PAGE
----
The purpose of forgiveness, part 1

What is the purpose of forgiveness?

Purpose = why you do something or why something exists. (Cambridge dictionary)

Purpose = an intention or aim; a reason for doing something or for allowing something to happen. (American dictionary)

Jesus said:

And forgive us our debts,

as we also have forgiven our debtors.

And do not bring us into temptation,

but deliver us from the evil one.

“For if you forgive others their offenses, your heavenly Father will forgive you as well.  But if you don’t forgive others, your Father will not forgive your offenses.


And whenever you stand praying, if you have anything against anyone, forgive him, so that your Father in heaven will also forgive you your wrongdoing.”

-Matthew 6:12-15, Mark 11:25

Justification by faith involves asking forgiveness of God for our sins.  That is not what Jesus is talking about here.  Rather, he is talking about day to day prayers where we ask God to forgive us for our sins that have displeased Him and restore our relationships with Him.  Jesus says that we need to build into our daily prayer life asking forgiveness for our sins, just as we have forgiven others who have harmed us, offended us.  And this is a command.  The purpose of forgiveness is reconciliation, restored relationship; with our people and with God.  And Jesus says that in the same way we forgive others, we ask forgiveness of God and God forgives us.  God restores our relationship that was blocked by sin and we restore our relationship to others that was blocked by their sin.  In Mark 11:25, Jesus says that if we refuse to forgive someone that has wronged us, our Father will refuse to forgive us of our wrongdoing.  The fruit or the proof of forgiveness is restored relationship, reconciliation.  That means you have forgiven them, like it never happened.  You can not forgive someone without restored relationship.  What I am saying is that to forgive without reconciliation is not really forgiveness and in so doing you are depriving yourself of relationship with God because God says that He will forgive you as you forgive others.  This is impossible in your own strength and this is discipleship.  Disciples are not allowed to hold a grudge or bitterness against other people or desire their punishment.

What about when a brother sins against us or against the church?  There is disciplinary action that is prescribed and directed in the New Testament.  The discipline of rebuking someone must be done in gentleness and humbly, always with the desire to restore the person and heal them, and with the genuine appreciation of the cold fact that we ourselves could fall into sin if we are not careful.  When a person who you have disciplined shows any signs of repentance, they should be welcomed back into relationship with you; with the full knowledge that repentance is a process that may begin superficially, that is brought about by the Holy Spirit to enact a change in the person's heart that brought about their sin in the first place.

After the teaching on church discipline in Matthew 18, Jesus teaches on the need to forgive those who sin against us, no strings attached:

Then Peter approached him and asked, “Lord, how many times must I forgive my brother or sister who sins against me? As many as seven times?”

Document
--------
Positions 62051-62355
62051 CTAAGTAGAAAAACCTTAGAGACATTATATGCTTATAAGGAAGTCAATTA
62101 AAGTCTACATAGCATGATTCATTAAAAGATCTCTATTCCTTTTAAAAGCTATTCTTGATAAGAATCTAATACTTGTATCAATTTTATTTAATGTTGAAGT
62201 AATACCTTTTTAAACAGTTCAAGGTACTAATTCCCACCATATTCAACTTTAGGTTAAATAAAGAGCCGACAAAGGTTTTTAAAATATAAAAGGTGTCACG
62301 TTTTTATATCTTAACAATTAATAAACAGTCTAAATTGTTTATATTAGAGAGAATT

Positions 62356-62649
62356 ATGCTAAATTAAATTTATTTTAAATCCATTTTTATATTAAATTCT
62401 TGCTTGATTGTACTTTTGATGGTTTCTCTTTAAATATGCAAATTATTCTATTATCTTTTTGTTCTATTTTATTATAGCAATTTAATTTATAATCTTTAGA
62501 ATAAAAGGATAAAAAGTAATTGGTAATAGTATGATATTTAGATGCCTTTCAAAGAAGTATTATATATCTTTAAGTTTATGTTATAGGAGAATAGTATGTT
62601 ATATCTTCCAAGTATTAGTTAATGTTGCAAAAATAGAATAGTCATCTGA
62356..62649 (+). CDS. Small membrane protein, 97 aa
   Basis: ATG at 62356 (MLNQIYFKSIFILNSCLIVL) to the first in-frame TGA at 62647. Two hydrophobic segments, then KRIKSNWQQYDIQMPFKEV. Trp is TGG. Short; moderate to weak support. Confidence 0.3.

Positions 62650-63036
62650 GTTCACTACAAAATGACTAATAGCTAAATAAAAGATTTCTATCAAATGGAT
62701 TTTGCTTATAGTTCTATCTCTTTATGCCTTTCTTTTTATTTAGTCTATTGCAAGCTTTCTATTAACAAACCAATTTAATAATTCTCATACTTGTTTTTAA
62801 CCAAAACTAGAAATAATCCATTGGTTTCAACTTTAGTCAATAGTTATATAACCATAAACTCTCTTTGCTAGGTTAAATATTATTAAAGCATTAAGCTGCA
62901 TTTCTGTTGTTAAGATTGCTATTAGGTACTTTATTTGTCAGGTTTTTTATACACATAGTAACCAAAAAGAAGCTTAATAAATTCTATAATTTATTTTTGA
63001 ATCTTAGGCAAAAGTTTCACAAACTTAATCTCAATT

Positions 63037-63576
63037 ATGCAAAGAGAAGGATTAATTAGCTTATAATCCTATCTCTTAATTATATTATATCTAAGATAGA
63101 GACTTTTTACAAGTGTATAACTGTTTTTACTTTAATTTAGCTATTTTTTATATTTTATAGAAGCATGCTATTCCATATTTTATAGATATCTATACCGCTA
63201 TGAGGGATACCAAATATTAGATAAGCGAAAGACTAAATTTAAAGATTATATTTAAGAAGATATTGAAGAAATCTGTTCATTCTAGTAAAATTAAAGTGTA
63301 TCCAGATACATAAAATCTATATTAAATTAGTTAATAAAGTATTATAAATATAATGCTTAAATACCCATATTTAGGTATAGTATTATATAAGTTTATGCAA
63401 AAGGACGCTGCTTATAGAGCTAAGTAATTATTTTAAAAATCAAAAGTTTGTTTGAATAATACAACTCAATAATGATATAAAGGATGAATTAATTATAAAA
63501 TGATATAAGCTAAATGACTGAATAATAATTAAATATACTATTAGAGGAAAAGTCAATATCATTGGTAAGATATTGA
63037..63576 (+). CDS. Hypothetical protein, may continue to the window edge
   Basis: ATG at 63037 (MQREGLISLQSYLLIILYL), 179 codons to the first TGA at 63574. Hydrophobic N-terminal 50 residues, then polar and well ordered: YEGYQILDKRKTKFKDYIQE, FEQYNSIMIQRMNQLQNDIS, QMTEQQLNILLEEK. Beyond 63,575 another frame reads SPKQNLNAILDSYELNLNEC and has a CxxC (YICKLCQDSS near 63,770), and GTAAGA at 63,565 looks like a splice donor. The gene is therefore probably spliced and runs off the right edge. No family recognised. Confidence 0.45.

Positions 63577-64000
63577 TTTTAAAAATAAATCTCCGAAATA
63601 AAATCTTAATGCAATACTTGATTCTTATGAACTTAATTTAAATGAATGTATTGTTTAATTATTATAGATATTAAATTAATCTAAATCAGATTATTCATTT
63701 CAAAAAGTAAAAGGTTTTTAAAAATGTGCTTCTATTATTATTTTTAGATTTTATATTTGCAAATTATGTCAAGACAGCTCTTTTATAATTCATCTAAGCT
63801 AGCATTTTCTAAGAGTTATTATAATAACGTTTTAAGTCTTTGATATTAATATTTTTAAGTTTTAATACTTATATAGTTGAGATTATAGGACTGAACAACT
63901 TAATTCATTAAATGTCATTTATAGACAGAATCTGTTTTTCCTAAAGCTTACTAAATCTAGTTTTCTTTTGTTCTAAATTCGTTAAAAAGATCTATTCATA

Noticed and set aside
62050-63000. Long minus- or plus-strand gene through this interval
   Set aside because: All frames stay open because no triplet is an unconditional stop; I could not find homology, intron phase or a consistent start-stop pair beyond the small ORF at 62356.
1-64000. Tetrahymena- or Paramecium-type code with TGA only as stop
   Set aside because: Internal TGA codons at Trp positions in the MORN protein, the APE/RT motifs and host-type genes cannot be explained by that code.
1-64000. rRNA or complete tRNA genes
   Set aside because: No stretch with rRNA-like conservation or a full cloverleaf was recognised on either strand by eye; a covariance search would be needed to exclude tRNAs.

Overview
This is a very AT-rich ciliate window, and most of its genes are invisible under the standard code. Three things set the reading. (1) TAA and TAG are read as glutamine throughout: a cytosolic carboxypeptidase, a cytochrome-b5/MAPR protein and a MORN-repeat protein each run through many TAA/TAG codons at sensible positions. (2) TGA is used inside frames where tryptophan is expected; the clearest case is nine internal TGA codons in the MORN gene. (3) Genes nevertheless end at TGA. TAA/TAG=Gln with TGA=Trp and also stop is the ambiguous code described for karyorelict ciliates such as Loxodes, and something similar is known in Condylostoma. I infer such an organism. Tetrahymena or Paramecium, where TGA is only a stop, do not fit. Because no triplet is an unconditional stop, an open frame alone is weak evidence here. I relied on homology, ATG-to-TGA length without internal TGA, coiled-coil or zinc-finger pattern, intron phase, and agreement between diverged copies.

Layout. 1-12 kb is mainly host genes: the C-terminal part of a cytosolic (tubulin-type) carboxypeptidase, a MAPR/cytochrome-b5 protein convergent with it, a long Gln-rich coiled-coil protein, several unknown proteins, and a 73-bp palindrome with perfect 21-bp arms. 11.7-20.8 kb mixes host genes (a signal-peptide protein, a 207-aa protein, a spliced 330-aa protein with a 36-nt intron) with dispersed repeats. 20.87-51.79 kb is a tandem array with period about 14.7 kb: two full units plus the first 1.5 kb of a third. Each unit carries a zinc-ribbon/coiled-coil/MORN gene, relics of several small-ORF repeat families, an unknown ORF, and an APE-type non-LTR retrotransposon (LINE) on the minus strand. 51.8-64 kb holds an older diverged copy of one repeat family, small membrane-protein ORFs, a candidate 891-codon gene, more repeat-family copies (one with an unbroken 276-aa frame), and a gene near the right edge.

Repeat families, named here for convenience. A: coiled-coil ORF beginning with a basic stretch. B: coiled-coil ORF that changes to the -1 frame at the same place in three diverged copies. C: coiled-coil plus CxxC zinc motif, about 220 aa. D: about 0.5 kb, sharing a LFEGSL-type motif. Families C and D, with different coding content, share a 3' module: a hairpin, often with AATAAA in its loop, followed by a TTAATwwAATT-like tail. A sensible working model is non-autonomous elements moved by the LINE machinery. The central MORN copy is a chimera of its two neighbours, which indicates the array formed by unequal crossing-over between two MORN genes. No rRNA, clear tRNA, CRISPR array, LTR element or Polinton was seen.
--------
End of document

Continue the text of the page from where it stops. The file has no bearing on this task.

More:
“I tell you, not as many as seven,” Jesus replied, “but seventy times seven.

“For this reason, the kingdom of heaven can be compared to a king who wanted to settle accounts with his servants. When he began to settle accounts, one who owed ten thousand talents was brought before him. Since he did not have the money to pay it back, his master commanded that he, his wife, his children, and everything he had be sold to pay the debt.

“At this, the servant fell facedown before him and said, ‘Be patient with me, and I will pay you everything.’ Then the master of that servant had compassion, released him, and forgave him the loan.

“That servant went out and found one of his fellow servants who owed him a hundred denarii. He grabbed him, started choking him, and said, ‘Pay what you owe!’

“At this, his fellow servant fell down and began begging him, ‘Be patient with me, and I will pay you back.’ But he wasn’t willing. Instead, he went and threw him into prison until he could pay what was owed. When the other servants saw what had taken place, they were deeply distressed and went and reported to their master everything that had happened. Then, after he had summoned him, his master said to him, ‘You wicked servant! I forgave you all that debt because you begged me. Shouldn’t you also have had mercy on your fellow servant, as I had mercy on you?’ And because he was angry, his master handed him over to the jailers to be tortured until he could pay everything that was owed. So also my heavenly Father will do to you unless every one of you forgives his brother or sister from your heart.”

-Matthew 18:21-35

This passage does not contradict Jesus previous teaching on disciplinary action, but rather compliments it.  They go hand in hand.  We should and must rebuke our brother.  But we also must always forgive them.  And that forgiveness must be heartfelt with no grudge bearing.  We can and do forgive a fellow Christian while at the same time seeking their discipline, because it is the honorable thing to do for the church and for Christ and God's word commands us to do so.



Systematic Theology by Wayne Grudem